Collaborating Authors

Health technology to address patient 'no shows'


The Sibyl technology comes from the developers of macro-eyes, which is a machine learning company centered on personalizing patient care. The new technology allows care practices to manage the points in the day when patients do not turn up for appointments. In the U.S., for example, it has been estimated that patients not turning up for medical appointments accounts for some 15 percent of all appointments made, although for'worst case' situations'no shows' can account for up to 40 percent of the day's bookings. Costing medical centers money According to Benjamin Fels, CEO of macro-eyes, in a message sent to Digital Journal: "No-Shows and lack of optimization in scheduling costs healthcare providers billions, hits morale, strains operations and has implications on care that can cost lives." This was the reason why his company developed Sibyl, aiming to solve the appointments gap problem with machine learning.

A Health Care Algorithm Offered Less Care to Black Patients


Care for some of the sickest Americans is decided in part by algorithm. New research shows that software guiding care for tens of millions of people systematically privileges white patients over black patients. Analysis of records from a major US hospital revealed that the algorithm used effectively let whites cut in line for special programs for patients with complex, chronic conditions such as diabetes or kidney problems. The hospital, which the researchers didn't identify but described as a "large academic hospital," was one of many US health providers that employ algorithms to identify primary care patients with the most complex health needs. Such software is often tapped to recommend people for programs that offer extra support--including dedicated appointments and nursing teams--to people with a tangle of chronic conditions.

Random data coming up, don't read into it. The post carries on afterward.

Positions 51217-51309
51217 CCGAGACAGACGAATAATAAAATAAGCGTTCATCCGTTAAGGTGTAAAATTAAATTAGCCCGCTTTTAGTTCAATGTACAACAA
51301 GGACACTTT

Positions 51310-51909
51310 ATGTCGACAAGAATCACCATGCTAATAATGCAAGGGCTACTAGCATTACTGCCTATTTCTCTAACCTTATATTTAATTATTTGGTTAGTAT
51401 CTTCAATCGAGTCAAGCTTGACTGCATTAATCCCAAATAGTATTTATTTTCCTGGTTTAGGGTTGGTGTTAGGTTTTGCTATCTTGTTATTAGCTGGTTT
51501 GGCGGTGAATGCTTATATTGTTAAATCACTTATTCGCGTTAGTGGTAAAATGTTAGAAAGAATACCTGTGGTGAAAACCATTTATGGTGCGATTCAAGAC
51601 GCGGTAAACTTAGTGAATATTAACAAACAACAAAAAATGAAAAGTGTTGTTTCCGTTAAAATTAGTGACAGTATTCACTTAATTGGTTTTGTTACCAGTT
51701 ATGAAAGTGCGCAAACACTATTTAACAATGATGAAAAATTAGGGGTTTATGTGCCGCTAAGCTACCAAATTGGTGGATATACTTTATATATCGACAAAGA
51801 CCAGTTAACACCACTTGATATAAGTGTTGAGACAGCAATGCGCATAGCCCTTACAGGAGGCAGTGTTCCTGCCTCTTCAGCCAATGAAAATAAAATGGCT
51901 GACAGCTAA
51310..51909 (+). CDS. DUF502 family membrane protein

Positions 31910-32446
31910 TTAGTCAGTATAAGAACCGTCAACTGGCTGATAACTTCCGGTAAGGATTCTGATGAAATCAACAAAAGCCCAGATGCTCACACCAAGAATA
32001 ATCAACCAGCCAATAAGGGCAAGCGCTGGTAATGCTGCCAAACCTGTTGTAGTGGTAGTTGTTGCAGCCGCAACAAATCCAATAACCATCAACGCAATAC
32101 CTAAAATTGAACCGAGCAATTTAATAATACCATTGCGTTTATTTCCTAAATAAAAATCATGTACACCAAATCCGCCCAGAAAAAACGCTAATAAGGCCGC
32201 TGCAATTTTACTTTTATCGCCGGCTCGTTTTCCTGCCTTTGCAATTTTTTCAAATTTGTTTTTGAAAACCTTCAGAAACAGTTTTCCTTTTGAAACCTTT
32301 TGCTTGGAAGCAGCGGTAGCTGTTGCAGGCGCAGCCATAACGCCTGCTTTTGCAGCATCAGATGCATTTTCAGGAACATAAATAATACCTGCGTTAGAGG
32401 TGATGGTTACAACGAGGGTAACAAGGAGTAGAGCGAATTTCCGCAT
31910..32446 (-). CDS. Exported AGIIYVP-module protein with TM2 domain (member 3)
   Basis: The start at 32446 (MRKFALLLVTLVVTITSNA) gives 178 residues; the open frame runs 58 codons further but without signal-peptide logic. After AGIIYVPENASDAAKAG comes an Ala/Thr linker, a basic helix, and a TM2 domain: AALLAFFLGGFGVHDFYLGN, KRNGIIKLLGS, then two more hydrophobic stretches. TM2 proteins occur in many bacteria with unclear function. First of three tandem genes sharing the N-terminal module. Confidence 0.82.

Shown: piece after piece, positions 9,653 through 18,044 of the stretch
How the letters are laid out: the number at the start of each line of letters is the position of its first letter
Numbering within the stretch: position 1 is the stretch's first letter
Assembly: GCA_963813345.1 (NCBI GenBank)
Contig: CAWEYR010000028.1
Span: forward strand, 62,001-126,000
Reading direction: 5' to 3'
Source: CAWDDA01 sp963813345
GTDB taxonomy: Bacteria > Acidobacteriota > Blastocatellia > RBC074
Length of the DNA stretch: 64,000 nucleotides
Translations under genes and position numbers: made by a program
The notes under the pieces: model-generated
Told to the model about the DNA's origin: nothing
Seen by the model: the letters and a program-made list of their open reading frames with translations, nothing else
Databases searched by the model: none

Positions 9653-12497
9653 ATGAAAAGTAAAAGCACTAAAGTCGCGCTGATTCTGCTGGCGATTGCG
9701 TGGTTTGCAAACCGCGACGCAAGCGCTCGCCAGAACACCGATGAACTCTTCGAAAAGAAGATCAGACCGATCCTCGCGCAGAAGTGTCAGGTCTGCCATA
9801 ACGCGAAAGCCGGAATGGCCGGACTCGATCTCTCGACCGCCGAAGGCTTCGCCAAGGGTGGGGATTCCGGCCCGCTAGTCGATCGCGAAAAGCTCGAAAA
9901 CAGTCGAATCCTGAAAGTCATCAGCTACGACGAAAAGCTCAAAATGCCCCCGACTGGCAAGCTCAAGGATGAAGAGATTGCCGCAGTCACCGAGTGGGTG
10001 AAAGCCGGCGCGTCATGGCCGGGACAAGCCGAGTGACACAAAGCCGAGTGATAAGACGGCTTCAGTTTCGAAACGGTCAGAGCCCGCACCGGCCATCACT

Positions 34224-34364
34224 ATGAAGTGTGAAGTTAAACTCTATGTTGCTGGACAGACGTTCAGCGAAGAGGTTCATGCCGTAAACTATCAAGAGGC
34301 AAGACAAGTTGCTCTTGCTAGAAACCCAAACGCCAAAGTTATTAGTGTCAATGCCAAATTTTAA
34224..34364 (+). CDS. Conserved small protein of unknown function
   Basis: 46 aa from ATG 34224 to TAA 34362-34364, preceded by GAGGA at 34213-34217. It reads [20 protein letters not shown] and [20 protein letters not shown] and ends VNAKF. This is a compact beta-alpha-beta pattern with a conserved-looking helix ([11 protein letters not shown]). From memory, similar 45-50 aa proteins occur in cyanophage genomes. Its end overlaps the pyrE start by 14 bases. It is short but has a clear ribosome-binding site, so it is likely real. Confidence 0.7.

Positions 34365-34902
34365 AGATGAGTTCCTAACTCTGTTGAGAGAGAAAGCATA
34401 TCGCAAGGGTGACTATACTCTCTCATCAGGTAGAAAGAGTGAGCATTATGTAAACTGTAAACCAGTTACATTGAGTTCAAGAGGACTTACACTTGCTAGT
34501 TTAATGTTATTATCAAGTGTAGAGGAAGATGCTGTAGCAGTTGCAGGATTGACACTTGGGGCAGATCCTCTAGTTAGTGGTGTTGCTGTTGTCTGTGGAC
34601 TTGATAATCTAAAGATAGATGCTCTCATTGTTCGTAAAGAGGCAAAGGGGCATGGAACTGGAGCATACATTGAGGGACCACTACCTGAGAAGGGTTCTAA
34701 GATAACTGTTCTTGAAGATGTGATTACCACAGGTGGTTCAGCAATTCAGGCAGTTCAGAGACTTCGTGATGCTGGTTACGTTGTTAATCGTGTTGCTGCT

Would YOU trust it? NHS to diagnose patients via new smartphone app after criticisms of 'inadequate' 111 helpline

Daily Mail - Science & tech

Developed by UK tech company Babylon, the initiative follows widespread criticism of the much-maligned hotline, which has been beset by problems. The app, initially available to people in Camden, Islington, Enfield and Barnet, will address urgent but non-life-threatening conditions. Users will be able to type details of their ailments and the artificial intelligence will ask further questions to assess their condition, while matching the responses with medical databases. According to the Financial Times, the process requires 12 messages and an average of ninety seconds to make a provisional diagnosis. In comparison, the average call time for a 111 user spanned from 10 to 12 minutes.

Racial bias in a medical algorithm favors white patients over sicker black patients


A widely used algorithm that predicts which patients will benefit from extra medical care dramatically underestimates the health needs of the sickest black patients, amplifying long-standing racial disparities in medicine, researchers have found. The problem was caught in an algorithm sold by a leading health services company, called Optum, to guide health care decision-making for millions of people. But the same issue almost certainly exists in other tools used by other private companies, nonprofit health systems and government agencies to manage the health care of about 200 million people in the United States each year, the scientists reported in the journal Science . Correcting the bias would more than double the number of black patients flagged as at risk of complicated medical needs within the health system the researchers studied, and they are already working with Optum on a fix. When the company replicated the analysis on a national data set of 3.7 million patients, they found that black patients who were ranked by the algorithm as equally as in need of extra care as white patients were much sicker: They collectively suffered from 48,772 additional chronic diseases.



The founder of Gliimpse, Anil Sethi, said on LinkedIn that he created the app because "there's no single electronic health record that all physicians use ... As such, the app is primarily targeted at patients with complex health records, particularly those who suffer from chronic illnesses like diabetes, cancer and heart problems. Apple's HealthKit is used by half the hospitals in the US to monitor patients with serious health issues. Since Gliimpse collects confidential patient data with "rigorous technical security," the acquisition makes sense.